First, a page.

EEF Blog: Tackling the attainment gap in the early years - how evidence can help
Kevan Collins, Chief Executive of the Education Endowment Foundation, explains the recent decision to extend our remit to cover the early years. Kevan will be speaking at the 4Children early years conference on the 23rd October 2014. Please go to www.4children.org.uk/eyppconference for more information.
This September, a new group of three year-olds started at nursery school. Excited, apprehensive… and that’s just their parents. But behind the beaming smiles (and occasional fleeting tears) there is a blunt reality. An attainment gap between those children from low-income families and their peers has already opened up. Research has shown that differences in children’s cognitive development linked to parental background can be seen as early as 22 months. Studies indicate that by their fifth birthday many of the highest early achievers from deprived backgrounds have been overtaken by lower achieving children from advantaged backgrounds.
That’s the bad news. The good news is this: there is nothing inevitable about this trajectory. Children from low-income families are just as capable of achieving well at nursery as their friends from better-off backgrounds. And the better news is there will soon be additional money for early years providers to help them close the gap. From April 2015, the Government will be extending its Pupil Premium to allocate an additional £300 for every 3-4 year-old eligible for free school meals. That money could make a difference – if it is spent wisely. That’s where I hope the Education Endowment Foundation (EEF) can help.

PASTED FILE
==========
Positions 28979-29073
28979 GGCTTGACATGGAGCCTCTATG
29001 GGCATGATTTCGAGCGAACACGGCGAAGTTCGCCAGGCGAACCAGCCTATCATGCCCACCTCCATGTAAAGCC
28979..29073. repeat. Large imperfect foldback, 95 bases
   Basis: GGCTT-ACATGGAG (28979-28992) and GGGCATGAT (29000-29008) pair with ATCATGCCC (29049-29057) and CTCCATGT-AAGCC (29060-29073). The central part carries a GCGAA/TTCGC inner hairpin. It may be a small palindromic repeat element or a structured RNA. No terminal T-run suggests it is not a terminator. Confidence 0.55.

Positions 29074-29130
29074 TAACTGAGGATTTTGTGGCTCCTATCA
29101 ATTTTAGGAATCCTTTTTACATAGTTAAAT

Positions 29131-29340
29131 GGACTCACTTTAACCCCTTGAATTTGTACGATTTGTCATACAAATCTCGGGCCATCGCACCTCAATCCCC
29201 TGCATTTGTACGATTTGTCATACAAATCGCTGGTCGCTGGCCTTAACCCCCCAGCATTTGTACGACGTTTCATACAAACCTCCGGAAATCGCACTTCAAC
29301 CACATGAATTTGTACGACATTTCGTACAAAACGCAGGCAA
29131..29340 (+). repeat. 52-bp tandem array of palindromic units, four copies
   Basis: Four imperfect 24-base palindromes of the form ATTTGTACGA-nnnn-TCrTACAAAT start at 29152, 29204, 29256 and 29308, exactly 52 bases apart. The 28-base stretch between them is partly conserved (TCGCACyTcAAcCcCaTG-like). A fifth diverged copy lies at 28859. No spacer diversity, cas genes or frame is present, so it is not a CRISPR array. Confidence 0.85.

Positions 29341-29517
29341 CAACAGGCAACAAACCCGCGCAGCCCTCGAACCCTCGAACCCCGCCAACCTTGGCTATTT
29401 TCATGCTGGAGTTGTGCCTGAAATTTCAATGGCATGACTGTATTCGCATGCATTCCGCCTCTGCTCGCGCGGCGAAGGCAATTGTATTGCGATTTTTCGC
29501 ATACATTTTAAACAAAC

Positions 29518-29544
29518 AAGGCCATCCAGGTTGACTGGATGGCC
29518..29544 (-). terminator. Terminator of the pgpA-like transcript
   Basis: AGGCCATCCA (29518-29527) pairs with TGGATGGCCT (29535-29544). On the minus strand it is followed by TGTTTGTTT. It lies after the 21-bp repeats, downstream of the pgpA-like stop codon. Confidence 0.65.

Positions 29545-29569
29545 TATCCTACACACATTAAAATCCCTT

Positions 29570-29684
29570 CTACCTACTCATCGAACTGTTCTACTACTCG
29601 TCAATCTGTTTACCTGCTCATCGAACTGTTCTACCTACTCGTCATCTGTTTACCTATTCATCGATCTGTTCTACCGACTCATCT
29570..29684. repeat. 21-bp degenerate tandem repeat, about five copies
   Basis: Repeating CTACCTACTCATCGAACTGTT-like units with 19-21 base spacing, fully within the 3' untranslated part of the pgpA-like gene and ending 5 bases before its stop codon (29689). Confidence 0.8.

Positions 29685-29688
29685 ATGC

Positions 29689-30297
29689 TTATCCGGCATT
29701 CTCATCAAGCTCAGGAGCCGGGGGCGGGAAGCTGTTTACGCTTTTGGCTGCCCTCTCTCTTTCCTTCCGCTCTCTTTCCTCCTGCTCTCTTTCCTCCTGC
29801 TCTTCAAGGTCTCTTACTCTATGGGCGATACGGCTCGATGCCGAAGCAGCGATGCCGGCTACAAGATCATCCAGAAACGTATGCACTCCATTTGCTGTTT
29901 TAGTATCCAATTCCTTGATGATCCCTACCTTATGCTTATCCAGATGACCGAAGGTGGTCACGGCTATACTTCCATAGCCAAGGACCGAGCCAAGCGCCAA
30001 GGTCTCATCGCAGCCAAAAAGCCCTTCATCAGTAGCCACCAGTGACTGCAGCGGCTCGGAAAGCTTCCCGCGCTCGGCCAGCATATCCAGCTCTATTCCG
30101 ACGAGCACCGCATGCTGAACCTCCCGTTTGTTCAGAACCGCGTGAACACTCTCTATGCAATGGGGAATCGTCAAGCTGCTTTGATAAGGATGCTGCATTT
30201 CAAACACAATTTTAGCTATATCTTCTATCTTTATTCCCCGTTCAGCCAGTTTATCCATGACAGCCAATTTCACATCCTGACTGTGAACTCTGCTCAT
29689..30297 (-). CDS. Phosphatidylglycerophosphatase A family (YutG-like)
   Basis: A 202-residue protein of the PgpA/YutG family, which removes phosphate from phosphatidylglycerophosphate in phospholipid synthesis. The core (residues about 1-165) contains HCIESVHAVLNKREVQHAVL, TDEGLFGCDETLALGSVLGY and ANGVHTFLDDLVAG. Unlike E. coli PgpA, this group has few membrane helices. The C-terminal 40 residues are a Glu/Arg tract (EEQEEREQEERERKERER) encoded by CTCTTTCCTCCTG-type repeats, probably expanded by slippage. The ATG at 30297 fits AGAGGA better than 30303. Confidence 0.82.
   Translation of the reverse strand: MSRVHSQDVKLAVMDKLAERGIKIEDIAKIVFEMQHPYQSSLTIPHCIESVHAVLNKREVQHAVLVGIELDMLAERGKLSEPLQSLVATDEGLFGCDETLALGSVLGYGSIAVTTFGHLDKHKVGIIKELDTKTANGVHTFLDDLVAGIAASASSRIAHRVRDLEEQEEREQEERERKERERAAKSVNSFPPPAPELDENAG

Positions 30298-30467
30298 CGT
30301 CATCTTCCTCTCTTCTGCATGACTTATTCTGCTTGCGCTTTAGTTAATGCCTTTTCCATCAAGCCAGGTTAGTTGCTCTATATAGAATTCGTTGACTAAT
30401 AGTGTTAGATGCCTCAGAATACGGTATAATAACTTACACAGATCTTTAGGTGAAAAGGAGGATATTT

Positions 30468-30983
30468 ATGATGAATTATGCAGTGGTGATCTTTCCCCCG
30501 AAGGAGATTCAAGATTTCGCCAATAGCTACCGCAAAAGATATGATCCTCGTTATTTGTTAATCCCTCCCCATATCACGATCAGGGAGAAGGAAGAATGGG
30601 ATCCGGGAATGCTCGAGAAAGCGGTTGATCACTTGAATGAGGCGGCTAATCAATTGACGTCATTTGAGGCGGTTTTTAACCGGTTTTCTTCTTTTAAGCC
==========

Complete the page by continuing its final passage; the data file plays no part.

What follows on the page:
We think that the best way of narrowing the attainment gap is to carefully test different approaches; build an evidence base of effective teaching strategies; then encourage schools, government, and others to apply an evidence-based approach to narrowing the attainment gap. So far we have awarded £46.7m to evaluate 87 different projects working in over 4,500 schools, but our work has focused on the 5-16 age group. From October 2014 we will be open to applications from projects seeking to make an impact on 3-5 year olds. Please click herefor information on how to apply.
Alongside our efforts to create new evidence for early years practitioners, we will seek to make currently available research more accessible through our Teaching and Learning Toolkit. The Teaching and Learning Toolkit is a summary of educational research which provides guidance for teachers and schools on how to use their resources to improve the attainment of disadvantaged pupils. The Toolkit currently covers 34 pedagogical approaches, each summarised in terms of their average impact on attainment, the strength of the supporting evidence and their cost.
The EEF is looking forward to strengthening research into the most effective interventions in the early years and improving their accessibility to practitioners. Please get in touch with our grants team (firstname.lastname@example.org) if you are interested in applying for funding.